Do you know what I realized last night? During elementary, middle, and high school, I only had ONE teacher of color. Yep, Señora Batts, middle school Spanish teacher, was a Latina woman. Other than her, I cannot think of a single instructor, band director, principal, coach looked like me. Even at Texas A&M, I can only think of a handful of professors who wouldn’t identify as white. I have literally never had a Black teacher. Ever.
It took me 30 years for that to click in my brain.
From the moment I was born, society has told me that I am great; that I matter. Media told me I was great by having really popular shows, movies, books, news anchors, music artists that all had people that mostly looked like me. All of my pastors, doctors, dentists, Girl Scout Troop Leaders, bosses, presidents, congressmen, mayors, essentially everyone who was a leader in my life, was also white.
History classes and books and museums didn’t necessarily stray away from the bad things that white people, my people, did (Andrew Jackson owned slaves? OH, NOW I’M UNCOMFORTABLE) but they also found a way to explain it to comfort me (But he really loved them and cared for them. WHEW, THAT WAS A CLOSE ONE. I ALMOST FELT BAD ABOUT THE HISTORY OF MY PEOPLE.)
(Seriously, check out The Hermitage Museum in Nashville. I walked through it like this
Here is a quote about one of the slaves that A.J. was allegedly close to: “Despite the seemingly close relationship between Hannah and Aaron and the Jackson Family, Hannah and her daughter Martha fled The Hermitage to Nashville to gain their freedom during the Civil War before the enslaved community had actually been freed.” They make it sound like the Jackson family were completely bewildered over why someone would want to be free. Those mean old slaves! They were like family! The tour of the actual museum is much worse. They do some really excellent mental gymnastics to calm the discomfort of any white person who feels tension about the realities of slavery.)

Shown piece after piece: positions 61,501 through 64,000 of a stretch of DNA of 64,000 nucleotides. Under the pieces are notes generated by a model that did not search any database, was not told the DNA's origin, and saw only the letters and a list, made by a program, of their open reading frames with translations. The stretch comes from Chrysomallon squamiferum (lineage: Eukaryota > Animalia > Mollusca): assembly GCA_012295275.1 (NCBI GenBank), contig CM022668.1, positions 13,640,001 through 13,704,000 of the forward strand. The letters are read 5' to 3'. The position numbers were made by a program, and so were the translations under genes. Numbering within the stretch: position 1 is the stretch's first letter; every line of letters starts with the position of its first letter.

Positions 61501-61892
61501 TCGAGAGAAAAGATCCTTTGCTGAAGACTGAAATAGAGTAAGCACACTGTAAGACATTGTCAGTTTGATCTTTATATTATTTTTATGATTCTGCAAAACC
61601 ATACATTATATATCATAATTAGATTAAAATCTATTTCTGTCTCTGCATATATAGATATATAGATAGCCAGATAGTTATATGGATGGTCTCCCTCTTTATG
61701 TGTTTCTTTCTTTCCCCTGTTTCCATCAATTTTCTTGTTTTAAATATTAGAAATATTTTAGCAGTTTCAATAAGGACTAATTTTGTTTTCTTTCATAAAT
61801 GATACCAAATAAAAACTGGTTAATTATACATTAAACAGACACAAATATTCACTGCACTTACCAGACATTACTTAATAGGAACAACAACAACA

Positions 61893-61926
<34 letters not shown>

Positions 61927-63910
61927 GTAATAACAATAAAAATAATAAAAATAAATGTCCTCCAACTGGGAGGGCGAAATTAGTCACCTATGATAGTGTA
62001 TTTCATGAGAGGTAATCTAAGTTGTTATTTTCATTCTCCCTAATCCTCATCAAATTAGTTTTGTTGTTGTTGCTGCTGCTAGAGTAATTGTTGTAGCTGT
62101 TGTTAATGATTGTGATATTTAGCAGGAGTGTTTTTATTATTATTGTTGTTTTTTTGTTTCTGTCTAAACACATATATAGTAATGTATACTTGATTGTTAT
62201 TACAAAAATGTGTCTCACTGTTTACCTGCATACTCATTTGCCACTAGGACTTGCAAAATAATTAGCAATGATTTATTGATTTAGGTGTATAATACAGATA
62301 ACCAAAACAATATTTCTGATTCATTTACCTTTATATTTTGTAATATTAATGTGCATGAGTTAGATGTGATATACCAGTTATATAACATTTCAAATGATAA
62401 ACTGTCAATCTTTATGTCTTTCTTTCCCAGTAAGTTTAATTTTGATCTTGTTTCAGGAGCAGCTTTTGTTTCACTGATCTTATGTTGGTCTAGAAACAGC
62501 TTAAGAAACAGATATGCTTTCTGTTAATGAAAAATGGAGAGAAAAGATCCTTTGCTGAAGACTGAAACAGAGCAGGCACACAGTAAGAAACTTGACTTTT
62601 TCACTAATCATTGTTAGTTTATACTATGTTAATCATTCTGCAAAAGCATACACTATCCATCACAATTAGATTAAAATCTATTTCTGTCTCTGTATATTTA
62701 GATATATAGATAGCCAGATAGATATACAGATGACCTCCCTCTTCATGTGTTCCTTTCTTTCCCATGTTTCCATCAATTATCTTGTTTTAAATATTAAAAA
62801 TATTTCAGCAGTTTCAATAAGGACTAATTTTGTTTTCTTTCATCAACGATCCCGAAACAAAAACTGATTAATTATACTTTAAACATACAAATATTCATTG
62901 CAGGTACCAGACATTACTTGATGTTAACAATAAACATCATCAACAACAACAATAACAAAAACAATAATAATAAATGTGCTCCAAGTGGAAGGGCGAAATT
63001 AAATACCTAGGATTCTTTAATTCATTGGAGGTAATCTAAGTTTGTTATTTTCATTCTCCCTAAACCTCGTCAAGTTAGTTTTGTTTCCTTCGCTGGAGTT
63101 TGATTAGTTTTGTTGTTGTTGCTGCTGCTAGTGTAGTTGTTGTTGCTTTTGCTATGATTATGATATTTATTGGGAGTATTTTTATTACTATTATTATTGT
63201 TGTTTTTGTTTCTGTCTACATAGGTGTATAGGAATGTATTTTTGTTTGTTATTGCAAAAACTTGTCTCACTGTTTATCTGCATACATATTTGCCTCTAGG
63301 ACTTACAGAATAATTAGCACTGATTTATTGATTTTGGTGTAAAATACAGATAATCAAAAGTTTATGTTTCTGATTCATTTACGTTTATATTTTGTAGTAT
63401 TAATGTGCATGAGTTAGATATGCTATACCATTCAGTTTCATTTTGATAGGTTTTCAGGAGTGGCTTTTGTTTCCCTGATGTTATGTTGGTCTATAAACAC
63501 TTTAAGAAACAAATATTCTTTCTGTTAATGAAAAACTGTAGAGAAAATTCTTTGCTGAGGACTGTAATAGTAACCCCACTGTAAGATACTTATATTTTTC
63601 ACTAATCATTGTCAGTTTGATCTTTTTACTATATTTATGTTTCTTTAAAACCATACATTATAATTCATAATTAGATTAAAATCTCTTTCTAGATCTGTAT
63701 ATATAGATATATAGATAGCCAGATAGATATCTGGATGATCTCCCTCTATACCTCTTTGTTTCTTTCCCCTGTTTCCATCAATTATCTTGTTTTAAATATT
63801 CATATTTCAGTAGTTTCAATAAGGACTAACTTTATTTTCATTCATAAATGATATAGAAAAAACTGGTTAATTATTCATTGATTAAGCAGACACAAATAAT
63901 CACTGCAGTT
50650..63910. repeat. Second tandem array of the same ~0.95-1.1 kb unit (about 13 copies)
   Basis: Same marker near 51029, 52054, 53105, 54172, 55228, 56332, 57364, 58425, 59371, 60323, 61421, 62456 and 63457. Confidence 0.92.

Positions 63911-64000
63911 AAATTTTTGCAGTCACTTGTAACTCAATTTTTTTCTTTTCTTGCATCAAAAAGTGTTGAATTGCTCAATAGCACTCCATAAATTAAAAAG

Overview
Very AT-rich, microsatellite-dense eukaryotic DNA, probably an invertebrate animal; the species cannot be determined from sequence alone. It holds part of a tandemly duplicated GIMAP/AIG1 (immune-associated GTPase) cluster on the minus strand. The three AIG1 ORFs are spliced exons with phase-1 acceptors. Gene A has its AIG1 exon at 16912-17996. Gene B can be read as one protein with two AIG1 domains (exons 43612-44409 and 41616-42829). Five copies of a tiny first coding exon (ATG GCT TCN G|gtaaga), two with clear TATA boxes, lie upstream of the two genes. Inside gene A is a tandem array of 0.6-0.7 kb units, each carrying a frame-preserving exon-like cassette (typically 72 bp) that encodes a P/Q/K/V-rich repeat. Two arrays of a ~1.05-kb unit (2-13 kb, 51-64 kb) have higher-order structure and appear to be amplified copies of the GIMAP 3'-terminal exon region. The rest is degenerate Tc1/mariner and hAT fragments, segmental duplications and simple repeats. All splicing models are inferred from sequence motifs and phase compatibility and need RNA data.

It almost seems like society has been built to protect my feelings and make sure that I never have to feel uncomfortable. Princess Beth.
I never asked for this and I don’t necessarily want things to be this way. The “systems” that benefit me were in place way before I hit the world but I still benefit from them and that makes me complicit. (I like the way this woman describes racism as a moving walkway that we’re all on. Even if we’re standing still (and not actively running towards racism, racist systems are pulling us anyway.)
The flip side of this is that there are people who, from the moment they were born, are told that they don’t really matter. They almost never see someone who looks like them on TV or in books, and, even when they do, it’s often a caricature of the people they know and love- it’s not real life. Any leaders that look like them are few and far between. They notice the difference between their old, falling apart school and the new shiny one down the street that’s attended by mostly white kids. The history books, when they talk about these people, almost always paint someone else in a better light, even if those better-light people were doing the conquering, the killing, and the discriminatory legislation-ing. When they ask for these things to be changed (“Hey! The Washington Redskins name is offensive to us as Native Americans.” “Hey! We would really like it if white people didn’t use the n-word, even as a joke, because there’s kind of a history there.” “The jokes about Mexicans being drunk people with mustaches who yell alot in broken English are really getting old.”), they are told that they’re asking too much; they’re being too politically correct; they need a thicker skin. These people, who rarely see themselves represented well in society at large, get a much different message about their worth than I do. What’s equally as bad, I also pick up on that messaging about them. (I’m great; they aren’t so great).